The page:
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Yes, yes, the Pulitzer Prize Board didn’t make an award for fiction this year. According to the Pulitzer website, “If in any year all the competitors in any category shall fall below the standard of excellence fixed by The Pulitzer Prize Board, the amount of such prize or prizes may be withheld.”
But you and I know that the board simply deadlocked and weren’t able to choose a winner from the three nominated books. And maybe that’s best. Maybe the concept that there’s one very best novel is childish. Which is the best novel, Jane Austen’s Pride and Prejudice or Charles Dickens’ Great Expectations? Dostoyevsky’s The Brother’s Karamazov or Tolstoy’s War and Peace? Now, here are the three Pulitzer fiction finalists:
- Train Dreams, by Denis Johnson, a novella about a day laborer in the old American West, bearing witness to terrors and glories with compassionate, heartbreaking calm.
- Swamplandia! by Karen Russell, an adventure tale about an eccentric family adrift in its failing alligator-wrestling theme park, told by a 13-year-old heroine wise beyond her years.
- The Pale King, by the late David Foster Wallace, a posthumously completed novel, animated by grand ambition, that explores boredom and bureaucracy in the American workplace.
We suggest you go around to your local book store, check out the three nominated novels (go ahead, pick them up, read the jacket copy, look at the author’s photograph, read a few pages — you can do that in a real book store), then buy one of the books. Or maybe you’ll find something the Pulitzer people didn’t even notice. You’re the best critic of what you like to read.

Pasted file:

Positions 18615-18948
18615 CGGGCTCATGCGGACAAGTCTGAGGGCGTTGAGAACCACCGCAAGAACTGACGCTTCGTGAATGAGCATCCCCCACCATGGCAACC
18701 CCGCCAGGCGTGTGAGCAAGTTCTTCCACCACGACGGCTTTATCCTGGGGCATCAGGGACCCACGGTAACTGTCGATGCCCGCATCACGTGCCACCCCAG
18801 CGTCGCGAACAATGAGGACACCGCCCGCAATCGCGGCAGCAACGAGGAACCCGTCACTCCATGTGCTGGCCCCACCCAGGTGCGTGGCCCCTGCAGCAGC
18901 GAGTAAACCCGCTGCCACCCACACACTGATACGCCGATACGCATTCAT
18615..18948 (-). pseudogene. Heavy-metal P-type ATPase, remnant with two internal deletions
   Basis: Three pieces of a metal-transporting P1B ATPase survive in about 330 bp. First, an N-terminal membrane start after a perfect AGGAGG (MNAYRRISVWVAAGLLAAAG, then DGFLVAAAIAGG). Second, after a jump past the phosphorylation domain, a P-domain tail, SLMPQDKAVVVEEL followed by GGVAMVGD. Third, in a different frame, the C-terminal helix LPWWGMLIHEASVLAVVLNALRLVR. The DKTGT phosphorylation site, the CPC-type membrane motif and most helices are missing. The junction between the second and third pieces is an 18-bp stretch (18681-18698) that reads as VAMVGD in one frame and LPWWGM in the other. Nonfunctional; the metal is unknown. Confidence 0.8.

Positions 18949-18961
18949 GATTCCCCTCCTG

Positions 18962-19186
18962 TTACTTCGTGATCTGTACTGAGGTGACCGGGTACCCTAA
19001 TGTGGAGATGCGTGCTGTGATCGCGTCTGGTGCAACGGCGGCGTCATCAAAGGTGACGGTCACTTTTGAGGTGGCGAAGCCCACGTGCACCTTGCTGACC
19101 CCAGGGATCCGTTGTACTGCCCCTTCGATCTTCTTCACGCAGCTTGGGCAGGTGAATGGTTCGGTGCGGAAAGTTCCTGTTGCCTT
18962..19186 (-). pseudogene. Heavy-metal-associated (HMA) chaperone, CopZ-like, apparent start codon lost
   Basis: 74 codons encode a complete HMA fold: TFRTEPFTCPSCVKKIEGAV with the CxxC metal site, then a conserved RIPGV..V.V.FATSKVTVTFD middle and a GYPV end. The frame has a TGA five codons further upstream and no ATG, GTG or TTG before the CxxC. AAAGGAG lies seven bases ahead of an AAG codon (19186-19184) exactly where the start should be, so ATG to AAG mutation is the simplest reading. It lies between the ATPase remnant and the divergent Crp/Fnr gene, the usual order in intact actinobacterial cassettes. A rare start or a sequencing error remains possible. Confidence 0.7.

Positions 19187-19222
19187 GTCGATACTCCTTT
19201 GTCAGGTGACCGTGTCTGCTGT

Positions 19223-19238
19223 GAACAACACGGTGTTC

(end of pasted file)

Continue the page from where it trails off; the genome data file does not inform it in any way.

You’ve stumbled onto the Critical Pages website. It’s taken us a while to set up this site, despite the assurances of our technically minded friends that this would be a cinch. We know something about writing but not so much about html code and nothing at all when it comes to manipulating the code through a machine that uses a relational database whose files look like nothing we’ve ever seen before. (We thought a relational database was what they used to match people who were hoping to find a significant other.)
The fellow pictured here with the open book is Saint Augustine. Augustine is generally portrayed with a book, perhaps because of the mystical words that inspired his conversion to Christianity, “Take up and read; Take up and read.” Or maybe because of his influential written works. This is the earliest known image of Augustine, a 6th century mural from the Lateran in Rome. In reading his autobiography,The Confessions of Saint Augustine, you may find him a not altogether loveable guy, but certainly one of the most original and influential philosophers. His speculations on time and memory could have been written today. We chose this picture simply because we like the phrase “Take up and read.” Of course there’s that other phrase, a prayer, that Augustine himself spoke: “Grant me chastity and continence, but not yet” (da mihi castitatem et continentiam, sed noli modo). Maybe we should be careful what we pray for.